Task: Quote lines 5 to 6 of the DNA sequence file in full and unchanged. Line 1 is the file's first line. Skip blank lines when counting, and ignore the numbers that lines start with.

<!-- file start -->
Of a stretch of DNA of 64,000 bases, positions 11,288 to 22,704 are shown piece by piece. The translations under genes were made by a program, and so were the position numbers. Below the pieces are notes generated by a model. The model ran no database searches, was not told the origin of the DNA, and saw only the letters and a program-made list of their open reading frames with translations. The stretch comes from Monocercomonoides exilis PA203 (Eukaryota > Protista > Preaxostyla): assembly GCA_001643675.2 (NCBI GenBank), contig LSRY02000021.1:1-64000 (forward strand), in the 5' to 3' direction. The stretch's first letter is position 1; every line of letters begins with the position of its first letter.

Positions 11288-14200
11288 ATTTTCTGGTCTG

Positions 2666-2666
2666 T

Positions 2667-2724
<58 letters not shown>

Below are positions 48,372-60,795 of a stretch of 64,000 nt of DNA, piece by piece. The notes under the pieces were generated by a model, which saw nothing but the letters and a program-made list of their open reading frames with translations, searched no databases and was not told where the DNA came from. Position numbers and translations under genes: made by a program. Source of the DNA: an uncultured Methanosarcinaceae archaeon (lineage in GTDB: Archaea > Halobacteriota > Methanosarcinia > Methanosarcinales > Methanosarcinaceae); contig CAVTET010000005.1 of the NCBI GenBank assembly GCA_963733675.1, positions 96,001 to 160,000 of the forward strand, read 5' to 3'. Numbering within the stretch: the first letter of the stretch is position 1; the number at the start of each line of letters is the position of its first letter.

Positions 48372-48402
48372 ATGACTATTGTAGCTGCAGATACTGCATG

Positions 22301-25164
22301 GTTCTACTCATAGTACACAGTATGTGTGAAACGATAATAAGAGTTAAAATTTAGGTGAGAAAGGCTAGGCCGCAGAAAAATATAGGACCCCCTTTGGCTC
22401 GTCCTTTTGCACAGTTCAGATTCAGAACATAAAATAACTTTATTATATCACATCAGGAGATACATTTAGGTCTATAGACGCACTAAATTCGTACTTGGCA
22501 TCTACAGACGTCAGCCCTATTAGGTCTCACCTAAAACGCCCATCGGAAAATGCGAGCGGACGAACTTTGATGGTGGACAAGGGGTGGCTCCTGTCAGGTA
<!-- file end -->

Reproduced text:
2666 T

Positions 2667-2724